Growing Cover Crops to Improve Biomass Accumulation and Carbon Sequestration: A Phytotron Study

DOI: 10.4236/jep.2010.12010   PDF   HTML     6,657 Downloads   15,183 Views   Citations


Cover crop system has shown a potential approach to improving carbon sequestration and environmental quality. Six of each winter and summer cover crops were subsequently grown in two soils, Krome gravelly loam soil (KGL), and Quincy fine sandy soil (QFS), in phytotrons at 3 temperatures (10/20, 15/25, 25/30oC for winter/summer cover crops) to investigate their contributions for carbon (C) sequestration. Among winter cover crops, the highest and the lowest amounts of C accumulated were by bellbean (Vicia faba L.), 597 g/m2 and white clover (Trifolium repens), 149 g/m2, respectively, in the QFS soil. Among summer cover crops, sunn hemp (Crotalaria juncea L.) accumulated the largest quantity of C (481 g/m2), while that by castorbean (Ricinus communis) was 102 g/m2 at 30oC in the KGL soil. The mean net C remained in the residues following the 127 d decomposition were 187 g/m2 of C (73% of the total) and 91 g/m2 (52% of the total) for the winter and summer cover crops, respectively. Following a whole cycle of winter and summer cover crops grown, the mean soil organic C (SOC) increased by 13.8 and 39.1% in the KGL and QFS soil, respectively, compared to the respective soils before. The results suggest that triticale, ryegrass, and bellbean are the promising winter cover crops in the QFS soil, while sunn hemp, velvetbean (Mucuna pruriens), and sorghum sudangrass (Sorghum bicolor × S. bicolor) are recommended summer cover crops for both soils under favorable temperatures.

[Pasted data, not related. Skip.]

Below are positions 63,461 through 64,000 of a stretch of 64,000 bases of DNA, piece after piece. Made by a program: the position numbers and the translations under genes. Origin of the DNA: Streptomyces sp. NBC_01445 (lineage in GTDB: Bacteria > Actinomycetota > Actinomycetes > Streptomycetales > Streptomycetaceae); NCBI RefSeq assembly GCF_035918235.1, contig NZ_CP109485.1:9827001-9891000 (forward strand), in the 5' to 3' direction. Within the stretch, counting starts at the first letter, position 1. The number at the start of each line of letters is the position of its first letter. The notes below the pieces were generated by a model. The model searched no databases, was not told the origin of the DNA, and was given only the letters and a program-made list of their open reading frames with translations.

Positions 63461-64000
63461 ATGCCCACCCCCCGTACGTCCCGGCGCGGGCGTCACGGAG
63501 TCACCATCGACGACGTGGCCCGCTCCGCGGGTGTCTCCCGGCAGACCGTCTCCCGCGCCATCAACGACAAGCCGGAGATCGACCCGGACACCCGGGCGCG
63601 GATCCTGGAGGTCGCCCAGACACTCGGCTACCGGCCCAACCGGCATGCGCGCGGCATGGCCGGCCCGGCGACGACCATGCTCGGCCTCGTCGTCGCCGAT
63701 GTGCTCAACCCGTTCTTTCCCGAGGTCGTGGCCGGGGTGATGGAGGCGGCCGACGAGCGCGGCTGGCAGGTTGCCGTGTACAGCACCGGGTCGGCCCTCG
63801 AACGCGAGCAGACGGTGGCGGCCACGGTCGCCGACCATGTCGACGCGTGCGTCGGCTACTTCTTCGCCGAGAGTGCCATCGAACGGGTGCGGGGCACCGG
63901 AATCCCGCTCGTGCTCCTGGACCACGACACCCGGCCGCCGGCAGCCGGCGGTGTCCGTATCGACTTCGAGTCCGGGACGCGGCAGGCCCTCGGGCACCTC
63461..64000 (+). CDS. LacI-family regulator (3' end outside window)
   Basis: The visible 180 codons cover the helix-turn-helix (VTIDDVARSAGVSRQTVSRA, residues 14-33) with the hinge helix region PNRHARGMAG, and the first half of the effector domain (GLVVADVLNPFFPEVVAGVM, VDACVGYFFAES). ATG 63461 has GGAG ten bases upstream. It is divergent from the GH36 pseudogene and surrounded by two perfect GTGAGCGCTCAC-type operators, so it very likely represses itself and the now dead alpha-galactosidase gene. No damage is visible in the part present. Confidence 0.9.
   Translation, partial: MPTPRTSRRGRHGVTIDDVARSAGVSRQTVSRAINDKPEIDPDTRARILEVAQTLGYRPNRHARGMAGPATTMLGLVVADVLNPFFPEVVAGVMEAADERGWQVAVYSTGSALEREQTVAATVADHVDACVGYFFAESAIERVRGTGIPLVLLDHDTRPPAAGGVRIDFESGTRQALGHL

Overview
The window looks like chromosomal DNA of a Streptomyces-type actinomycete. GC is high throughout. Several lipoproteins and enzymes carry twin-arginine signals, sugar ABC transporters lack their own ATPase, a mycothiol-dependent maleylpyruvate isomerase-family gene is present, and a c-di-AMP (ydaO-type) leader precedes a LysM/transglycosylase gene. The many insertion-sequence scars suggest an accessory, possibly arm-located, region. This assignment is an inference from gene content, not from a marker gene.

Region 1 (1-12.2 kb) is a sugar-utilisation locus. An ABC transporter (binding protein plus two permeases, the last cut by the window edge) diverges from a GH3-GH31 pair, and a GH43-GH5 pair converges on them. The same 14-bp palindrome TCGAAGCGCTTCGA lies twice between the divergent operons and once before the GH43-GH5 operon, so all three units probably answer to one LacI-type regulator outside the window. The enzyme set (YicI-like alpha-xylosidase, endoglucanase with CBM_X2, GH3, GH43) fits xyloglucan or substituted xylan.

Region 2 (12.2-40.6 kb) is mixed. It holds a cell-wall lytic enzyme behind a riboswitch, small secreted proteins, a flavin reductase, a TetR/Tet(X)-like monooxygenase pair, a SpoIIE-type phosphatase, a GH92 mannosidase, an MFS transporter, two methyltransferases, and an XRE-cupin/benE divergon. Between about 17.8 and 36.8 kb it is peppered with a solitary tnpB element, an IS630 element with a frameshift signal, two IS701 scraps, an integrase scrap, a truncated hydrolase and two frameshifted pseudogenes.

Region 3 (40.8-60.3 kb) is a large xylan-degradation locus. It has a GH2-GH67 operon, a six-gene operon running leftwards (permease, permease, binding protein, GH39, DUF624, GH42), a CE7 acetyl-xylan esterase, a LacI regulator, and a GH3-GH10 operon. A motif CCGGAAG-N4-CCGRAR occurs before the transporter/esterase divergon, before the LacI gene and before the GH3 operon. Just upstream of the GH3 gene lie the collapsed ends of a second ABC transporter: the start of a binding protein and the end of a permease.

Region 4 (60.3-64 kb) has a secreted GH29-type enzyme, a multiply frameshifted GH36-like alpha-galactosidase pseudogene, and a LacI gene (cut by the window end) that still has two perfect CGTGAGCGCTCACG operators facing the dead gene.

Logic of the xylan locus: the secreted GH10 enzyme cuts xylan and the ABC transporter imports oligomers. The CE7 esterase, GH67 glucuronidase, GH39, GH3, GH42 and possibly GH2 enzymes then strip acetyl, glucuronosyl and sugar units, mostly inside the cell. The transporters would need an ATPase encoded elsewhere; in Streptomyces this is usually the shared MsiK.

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Q. Wang, Y. Li and A. Alva, "Growing Cover Crops to Improve Biomass Accumulation and Carbon Sequestration: A Phytotron Study," Journal of Environmental Protection, Vol. 1 No. 2, 2010, pp. 73-84. doi: 10.4236/jep.2010.12010.

Conflicts of Interest

The authors declare no conflicts of interest.


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